The Power (and Danger) of a Hallway Conversation

The Power (and Danger) of a Hallway Conversation

Anyone in a position of leadership automatically has a critical responsibility to recognize the power, and the danger, of a hallway conversation. It doesn't matter if you've just hired your first employee, you're a CEO of a public company, or if you're President of the United States; When you are a leader, people pay attention to your every word and action at all times.  

What you say and do has a deeper and more powerful impact than it ever did before. Your every word and sentence, the tone of your voice, and even your body language automatically sends a message to everyone who sees and hears you: Anything you do or say automatically becomes direction to those you lead. And the implications of this are far more reaching than you realize.

I remember the first time I learned this principle. I was perplexed by a behavior I had noticed with some of my employees prioritizing certain customers and not others. I raised my concern to my business mentor at the time, and he simply asked me a question: "Aren't those the customers you said you want to focus more directly on next year?" 

"Well, yes, I do," I replied, "But not like this, not at the expense of current customers."

Then there was an unusually long pause. The painful kind. In hindsight I realized he was giving me time to think about it.  That's the luxury of having a mentor early on: I was about to learn from my own mistakes while the damage was still minor, while I had a few employees and not hundreds.  It's one thing to fall of a bicycle.  It's entirely another thing to fall off a motorcycle at freeway speeds.

"I wonder, how did they receive the direction from you regarding next year's plan?" he asked me.

"I didn't present the plan yet."

"Interesting," he replied, looking at me as if I knew the answer already.

That's when it hit me. I had ordered in lunch for everyone one day a week earlier, and we had a great time talking about everything everyone was doing. I was really familiar with my team, we had known each other and worked together for years. And I had lost sight of the responsibility that comes with a formal position of leadership.  I had slipped and talked, without setting the kind of context that usually requires a few slides in a keynote presentation. No one knew the plan. They just heard pieces of it, and without any context to help them understand how we were going to act on it without alienating existing customers.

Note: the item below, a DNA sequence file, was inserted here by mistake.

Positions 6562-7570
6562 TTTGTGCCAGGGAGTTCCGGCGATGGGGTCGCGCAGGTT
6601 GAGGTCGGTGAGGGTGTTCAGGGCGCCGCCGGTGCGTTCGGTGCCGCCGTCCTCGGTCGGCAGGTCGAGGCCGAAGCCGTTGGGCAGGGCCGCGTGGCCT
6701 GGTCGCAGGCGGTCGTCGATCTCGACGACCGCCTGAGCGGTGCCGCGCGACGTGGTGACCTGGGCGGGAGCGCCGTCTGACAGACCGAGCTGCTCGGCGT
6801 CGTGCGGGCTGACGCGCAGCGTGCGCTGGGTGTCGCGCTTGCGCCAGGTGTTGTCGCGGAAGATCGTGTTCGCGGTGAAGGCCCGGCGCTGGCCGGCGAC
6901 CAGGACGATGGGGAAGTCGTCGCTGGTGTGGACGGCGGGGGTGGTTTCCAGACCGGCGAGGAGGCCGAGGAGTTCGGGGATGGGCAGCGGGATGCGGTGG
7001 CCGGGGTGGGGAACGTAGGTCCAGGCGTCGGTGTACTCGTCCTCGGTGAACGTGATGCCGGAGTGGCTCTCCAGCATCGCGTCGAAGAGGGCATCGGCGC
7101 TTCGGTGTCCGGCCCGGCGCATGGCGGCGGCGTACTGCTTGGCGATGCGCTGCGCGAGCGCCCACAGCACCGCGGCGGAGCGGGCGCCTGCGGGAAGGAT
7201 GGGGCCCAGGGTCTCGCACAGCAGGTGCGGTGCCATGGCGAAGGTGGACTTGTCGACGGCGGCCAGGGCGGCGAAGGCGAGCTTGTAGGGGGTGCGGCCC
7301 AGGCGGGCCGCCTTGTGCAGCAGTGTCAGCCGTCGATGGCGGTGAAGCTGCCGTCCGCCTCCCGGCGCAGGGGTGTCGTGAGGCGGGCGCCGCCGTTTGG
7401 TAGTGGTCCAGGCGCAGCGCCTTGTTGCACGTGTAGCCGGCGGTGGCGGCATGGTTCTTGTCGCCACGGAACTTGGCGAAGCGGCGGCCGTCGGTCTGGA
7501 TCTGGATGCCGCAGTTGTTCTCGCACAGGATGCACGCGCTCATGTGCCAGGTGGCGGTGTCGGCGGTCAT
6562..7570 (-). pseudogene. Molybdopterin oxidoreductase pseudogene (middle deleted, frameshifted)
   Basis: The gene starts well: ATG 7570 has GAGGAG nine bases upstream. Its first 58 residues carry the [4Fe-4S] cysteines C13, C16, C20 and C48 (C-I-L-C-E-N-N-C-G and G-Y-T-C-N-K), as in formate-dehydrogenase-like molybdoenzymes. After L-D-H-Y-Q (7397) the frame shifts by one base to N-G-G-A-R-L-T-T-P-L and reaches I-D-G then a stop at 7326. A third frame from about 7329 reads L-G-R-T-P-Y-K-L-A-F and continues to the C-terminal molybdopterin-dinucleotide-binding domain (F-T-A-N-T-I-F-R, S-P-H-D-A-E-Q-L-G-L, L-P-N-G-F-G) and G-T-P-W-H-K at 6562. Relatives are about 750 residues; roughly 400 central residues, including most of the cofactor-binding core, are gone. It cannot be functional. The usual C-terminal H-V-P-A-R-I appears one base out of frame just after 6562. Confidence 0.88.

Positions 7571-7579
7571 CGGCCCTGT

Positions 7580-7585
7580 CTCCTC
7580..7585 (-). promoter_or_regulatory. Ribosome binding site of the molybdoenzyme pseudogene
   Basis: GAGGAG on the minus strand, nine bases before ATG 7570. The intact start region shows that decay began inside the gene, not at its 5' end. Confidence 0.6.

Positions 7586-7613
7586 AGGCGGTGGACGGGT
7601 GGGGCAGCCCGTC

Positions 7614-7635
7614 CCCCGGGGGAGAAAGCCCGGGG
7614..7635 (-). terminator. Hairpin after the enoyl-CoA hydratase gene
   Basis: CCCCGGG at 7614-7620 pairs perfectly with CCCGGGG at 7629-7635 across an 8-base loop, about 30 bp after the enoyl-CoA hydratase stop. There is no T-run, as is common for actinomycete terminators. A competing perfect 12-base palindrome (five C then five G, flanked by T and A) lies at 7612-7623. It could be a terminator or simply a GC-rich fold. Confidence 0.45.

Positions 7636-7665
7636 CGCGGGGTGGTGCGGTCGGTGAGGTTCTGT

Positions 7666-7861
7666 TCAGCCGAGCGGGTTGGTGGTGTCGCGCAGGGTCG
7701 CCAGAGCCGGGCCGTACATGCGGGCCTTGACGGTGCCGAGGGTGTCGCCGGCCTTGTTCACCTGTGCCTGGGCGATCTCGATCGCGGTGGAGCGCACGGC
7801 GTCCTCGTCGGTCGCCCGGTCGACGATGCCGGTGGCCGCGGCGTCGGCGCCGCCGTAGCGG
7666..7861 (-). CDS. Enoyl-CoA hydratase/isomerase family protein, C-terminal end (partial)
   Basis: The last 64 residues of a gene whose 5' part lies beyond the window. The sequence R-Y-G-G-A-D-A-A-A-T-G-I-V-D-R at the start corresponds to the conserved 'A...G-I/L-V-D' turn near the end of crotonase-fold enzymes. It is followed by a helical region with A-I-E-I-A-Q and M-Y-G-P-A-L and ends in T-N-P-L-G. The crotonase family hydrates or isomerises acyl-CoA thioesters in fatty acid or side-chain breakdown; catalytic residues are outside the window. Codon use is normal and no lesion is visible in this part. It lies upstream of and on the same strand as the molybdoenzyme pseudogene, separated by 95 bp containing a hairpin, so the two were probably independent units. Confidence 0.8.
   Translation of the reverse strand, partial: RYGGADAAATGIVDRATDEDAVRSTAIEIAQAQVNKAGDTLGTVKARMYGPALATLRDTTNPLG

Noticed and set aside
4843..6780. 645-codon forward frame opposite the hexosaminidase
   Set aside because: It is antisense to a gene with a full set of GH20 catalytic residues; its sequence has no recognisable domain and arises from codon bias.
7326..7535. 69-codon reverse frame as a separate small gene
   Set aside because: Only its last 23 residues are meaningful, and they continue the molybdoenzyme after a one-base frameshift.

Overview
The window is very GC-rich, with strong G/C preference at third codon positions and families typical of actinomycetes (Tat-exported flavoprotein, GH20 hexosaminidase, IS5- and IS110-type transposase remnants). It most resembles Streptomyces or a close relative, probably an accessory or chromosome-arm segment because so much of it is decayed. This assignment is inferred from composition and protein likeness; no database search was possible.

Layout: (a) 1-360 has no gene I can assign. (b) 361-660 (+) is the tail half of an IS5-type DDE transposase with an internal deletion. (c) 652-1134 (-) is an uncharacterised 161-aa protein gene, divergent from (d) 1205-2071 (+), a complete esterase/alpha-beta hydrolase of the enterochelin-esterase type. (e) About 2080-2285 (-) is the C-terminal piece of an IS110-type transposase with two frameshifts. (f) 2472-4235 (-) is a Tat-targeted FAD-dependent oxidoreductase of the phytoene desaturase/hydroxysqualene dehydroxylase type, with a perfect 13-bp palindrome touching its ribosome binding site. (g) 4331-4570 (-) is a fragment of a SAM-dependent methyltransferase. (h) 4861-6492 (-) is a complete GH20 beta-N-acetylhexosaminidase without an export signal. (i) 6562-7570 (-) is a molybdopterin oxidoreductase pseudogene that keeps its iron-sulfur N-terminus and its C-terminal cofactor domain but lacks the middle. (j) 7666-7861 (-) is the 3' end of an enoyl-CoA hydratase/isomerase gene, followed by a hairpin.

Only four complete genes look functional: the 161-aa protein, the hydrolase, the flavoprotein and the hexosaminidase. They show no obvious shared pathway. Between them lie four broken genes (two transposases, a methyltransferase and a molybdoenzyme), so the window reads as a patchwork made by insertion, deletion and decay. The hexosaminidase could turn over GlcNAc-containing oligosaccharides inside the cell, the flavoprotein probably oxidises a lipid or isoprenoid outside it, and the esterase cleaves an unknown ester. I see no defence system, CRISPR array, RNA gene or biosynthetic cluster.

I had already set wheels in motion and I hadn't even realized it. And the wheels were quietly beginning to steer the bus toward a cliff.

Whether you've just hired your first employee, you're a CEO of a public company, or you're the President of the United States, what you do, what you say, and how you frame what you say matters. To the degree a leader is careful to think before speaking, and always set the appropriate context, regardless of how boringly redundant that sounds, most people will get the message that's intended. And it doesn't matter what medium a leader uses. Twitter, Facebook, Typepad. A leader is always on, 100% of the time. And they are party to and responsible for the effects and aftermath of any direction they provide via their communications, intended or otherwise.  

There is no "I didn't mean that" excuse in leadership.

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